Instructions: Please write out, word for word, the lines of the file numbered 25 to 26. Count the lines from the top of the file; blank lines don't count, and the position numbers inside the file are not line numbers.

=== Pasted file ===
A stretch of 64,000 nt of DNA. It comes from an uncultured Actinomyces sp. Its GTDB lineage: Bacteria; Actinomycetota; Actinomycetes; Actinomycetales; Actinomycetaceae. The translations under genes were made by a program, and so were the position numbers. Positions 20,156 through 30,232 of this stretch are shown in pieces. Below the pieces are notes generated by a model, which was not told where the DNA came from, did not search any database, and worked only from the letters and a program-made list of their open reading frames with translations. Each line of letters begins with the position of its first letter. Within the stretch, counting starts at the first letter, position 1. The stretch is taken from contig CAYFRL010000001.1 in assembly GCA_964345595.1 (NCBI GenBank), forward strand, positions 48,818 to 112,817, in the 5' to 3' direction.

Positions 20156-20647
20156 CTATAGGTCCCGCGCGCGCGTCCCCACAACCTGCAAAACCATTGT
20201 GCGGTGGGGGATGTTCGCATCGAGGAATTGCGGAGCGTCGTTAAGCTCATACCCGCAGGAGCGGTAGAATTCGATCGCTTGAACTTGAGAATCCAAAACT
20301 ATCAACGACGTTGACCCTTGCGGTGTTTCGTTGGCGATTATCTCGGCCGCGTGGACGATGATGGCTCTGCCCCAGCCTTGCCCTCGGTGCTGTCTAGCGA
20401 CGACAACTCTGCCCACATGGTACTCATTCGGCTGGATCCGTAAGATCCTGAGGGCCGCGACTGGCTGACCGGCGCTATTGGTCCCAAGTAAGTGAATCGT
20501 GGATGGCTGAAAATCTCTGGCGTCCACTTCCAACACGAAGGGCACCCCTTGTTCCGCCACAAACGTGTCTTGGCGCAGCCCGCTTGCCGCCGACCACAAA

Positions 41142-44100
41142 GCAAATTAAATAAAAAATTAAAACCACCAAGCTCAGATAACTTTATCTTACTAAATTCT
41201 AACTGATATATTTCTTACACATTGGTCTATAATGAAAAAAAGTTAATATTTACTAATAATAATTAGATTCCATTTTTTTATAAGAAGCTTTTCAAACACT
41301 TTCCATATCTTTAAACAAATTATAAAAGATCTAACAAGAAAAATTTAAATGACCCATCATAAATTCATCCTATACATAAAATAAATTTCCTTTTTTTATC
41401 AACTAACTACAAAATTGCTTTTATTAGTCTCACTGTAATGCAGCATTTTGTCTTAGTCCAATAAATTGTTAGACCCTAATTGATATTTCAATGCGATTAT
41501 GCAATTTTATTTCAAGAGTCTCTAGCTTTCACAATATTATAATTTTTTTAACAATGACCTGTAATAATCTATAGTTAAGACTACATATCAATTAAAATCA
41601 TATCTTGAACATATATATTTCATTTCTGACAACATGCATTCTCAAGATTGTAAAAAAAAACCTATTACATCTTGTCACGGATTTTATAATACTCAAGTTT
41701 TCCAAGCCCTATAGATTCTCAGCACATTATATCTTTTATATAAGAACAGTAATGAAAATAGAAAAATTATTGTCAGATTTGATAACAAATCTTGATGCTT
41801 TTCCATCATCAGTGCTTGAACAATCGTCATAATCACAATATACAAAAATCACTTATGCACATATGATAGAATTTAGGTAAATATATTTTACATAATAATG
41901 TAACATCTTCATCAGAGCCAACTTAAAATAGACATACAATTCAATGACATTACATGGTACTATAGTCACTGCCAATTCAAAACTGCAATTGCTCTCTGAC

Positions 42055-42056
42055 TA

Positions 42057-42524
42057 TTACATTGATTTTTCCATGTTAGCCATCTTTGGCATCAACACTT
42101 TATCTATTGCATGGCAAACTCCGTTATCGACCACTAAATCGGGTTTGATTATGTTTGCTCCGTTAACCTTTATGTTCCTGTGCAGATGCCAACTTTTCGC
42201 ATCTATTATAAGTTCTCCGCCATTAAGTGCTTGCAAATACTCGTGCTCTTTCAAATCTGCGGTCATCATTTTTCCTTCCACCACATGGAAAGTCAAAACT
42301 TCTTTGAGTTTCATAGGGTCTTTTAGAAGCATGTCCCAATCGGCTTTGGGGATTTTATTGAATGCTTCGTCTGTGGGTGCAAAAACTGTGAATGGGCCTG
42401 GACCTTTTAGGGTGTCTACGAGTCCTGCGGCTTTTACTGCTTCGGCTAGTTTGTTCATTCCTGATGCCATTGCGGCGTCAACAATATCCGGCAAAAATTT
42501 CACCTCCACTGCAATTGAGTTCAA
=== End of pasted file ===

42401 GACCTTTTAGGGTGTCTACGAGTCCTGCGGCTTTTACTGCTTCGGCTAGTTTGTTCATTCCTGATGCCATTGCGGCGTCAACAATATCCGGCAAAAATTT
42501 CACCTCCACTGCAATTGAGTTCAA